Jeff Bezos' company has remained tight-lipped on its content budget, but Wedbush Securities Inc. analyst Michael Pachter estimated that Amazon's spending could soon rival that of Netflix Inc. (NFLX) - Get Report , which will shell out $6 billion this year for programming. For Amazon, most of the money is going toward licensing content for Prime Video: Roughly $3.5 billion is spent on licensing, according to Pachter, while about $1 billion is spent on original programming.
The Wedbush analyst signaled that those numbers are likely going up as Amazon invests more heavily in the content field, a claim corroborated by Amazon CFO Brian Olsavsky on its Thursday, July 27, earnings call.
"Video content spend will continue to grow, both sequentially and quarter over quarter," Olsavsky said, adding that the video service had helped retain Prime customers.
The Amazon Studios division of Jeff Bezos' company produces television exclusively for the Prime Video service, as well as theatrical releases (which are made available on Prime several months after their theatrical release). High-profile television shows from Amazon Studios include "Transparent," "The Man in the High Castle" and the upcoming "The Tick." While these shows sweeten the deal for Prime members, they are not the main attraction for the service -- unlike Netflix, whose shows are the only reason the company adds subscribers.
"You never see an ad for Prime that says 'get free movies,'" Pachter said. "Shipping has always been the main attraction."
Indeed, many people do not even know that Amazon releases its own original films, as the internet giant has always partnered with outside distributors for theatrical release. Amazon, for example, recently has enlisted distributors such as Roadside Attractions LLC ("Manchester by the Sea") and Lions Gate Entertainment Corp. (LGF.A) ("The Big Sick").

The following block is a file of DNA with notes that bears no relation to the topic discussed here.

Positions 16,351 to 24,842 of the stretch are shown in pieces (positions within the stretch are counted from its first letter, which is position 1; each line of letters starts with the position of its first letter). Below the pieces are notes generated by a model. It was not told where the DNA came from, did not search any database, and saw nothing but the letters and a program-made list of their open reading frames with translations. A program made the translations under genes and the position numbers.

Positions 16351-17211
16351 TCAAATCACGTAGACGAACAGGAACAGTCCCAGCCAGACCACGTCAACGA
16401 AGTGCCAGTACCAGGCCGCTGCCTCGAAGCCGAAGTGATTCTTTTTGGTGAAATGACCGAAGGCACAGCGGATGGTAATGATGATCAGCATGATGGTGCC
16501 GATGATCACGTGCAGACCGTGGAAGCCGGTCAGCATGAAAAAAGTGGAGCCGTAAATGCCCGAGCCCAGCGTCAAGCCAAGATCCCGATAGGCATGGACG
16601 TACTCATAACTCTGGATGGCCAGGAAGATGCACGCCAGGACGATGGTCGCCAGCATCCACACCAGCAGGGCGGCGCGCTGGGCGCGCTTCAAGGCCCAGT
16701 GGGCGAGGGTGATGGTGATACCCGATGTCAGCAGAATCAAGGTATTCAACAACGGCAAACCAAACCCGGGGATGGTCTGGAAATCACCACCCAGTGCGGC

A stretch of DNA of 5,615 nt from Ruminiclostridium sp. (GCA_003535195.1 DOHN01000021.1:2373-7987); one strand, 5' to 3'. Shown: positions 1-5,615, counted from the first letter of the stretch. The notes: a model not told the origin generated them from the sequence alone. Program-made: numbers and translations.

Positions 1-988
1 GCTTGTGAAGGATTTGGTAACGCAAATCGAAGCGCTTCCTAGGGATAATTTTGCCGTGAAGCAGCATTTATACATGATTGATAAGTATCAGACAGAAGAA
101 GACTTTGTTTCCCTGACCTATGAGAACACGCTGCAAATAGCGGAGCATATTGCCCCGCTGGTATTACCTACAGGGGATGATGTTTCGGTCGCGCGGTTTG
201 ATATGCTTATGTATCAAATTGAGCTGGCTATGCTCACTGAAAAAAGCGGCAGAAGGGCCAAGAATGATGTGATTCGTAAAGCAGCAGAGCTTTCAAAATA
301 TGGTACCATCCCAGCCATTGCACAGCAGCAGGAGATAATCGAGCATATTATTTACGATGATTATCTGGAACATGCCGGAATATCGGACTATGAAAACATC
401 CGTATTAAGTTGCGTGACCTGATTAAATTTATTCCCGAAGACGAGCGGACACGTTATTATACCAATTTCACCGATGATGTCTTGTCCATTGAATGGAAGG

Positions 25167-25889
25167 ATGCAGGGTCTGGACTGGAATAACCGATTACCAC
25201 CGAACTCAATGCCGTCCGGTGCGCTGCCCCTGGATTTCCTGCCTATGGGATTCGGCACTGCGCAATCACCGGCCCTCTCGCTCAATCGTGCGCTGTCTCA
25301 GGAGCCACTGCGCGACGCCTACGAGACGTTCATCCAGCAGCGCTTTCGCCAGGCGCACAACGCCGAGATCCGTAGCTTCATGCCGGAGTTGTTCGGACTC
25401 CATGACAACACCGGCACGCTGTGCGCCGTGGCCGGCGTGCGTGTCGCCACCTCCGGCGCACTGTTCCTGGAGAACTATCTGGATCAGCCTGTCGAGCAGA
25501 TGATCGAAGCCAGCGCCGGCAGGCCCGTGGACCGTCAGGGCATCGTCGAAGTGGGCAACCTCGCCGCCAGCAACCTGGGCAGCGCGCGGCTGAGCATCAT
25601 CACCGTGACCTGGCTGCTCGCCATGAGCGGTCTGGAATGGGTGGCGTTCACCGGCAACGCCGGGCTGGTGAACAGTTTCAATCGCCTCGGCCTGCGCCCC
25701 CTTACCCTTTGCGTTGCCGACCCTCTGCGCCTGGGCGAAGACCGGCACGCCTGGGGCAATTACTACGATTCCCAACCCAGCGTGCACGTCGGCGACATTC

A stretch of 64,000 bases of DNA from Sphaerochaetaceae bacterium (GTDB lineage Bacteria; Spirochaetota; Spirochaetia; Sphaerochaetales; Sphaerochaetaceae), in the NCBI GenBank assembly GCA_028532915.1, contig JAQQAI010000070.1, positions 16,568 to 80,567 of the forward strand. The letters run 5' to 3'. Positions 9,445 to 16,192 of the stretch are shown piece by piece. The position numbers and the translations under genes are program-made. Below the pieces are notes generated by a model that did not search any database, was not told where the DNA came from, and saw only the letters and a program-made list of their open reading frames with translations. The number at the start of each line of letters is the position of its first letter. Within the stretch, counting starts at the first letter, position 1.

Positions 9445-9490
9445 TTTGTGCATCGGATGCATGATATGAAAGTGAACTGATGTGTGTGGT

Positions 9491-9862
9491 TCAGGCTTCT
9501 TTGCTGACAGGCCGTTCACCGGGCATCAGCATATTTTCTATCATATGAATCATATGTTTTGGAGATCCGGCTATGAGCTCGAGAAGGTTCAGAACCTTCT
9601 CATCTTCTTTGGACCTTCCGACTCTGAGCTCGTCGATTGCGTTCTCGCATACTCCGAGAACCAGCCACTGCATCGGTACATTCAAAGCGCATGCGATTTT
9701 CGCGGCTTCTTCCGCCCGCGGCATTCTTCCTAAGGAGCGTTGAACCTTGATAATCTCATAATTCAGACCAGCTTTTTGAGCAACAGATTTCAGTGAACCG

This approach is markedly different than Netflix's strategy, which entails releasing its films via streaming as well as in any theaters that will take them (the large exhibitors are anti-streaming and refuse to show Netflix films).
Lost in Thursday's earnings frenzy, though, was another announcement from Amazon: that it would be self-distributing the films from its Amazon Studios division, starting with December's Woody Allen drama "Wonder Wheel."
The process of self-distribution is no walk in the park and often includes expensive marketing costs. For a company that just reported quarterly operating expenses up 28% year over year (to $37.3 billion), piling on additional costs for Amazon Studios could be a risky move.
"I think they're crazy -- film distribution is hard to do," Pachter said. "They can do a 300-theater specialty release, but they're not going to be able to do a bigger movie that gets 5,000 screens."
While Amazon mostly focuses its film division on specialty releases, some of those -- such as "The Big Sick," for instance -- have mainstream appeal and eventually demand a larger release. The film's screen count has expanded over the course of July, and "The Big Sick" is now showing in nearly 2,600 theaters after starting in five on June 23. Going it alone with future releases could be tough for a company that doesn't consider film production and distribution its main focus.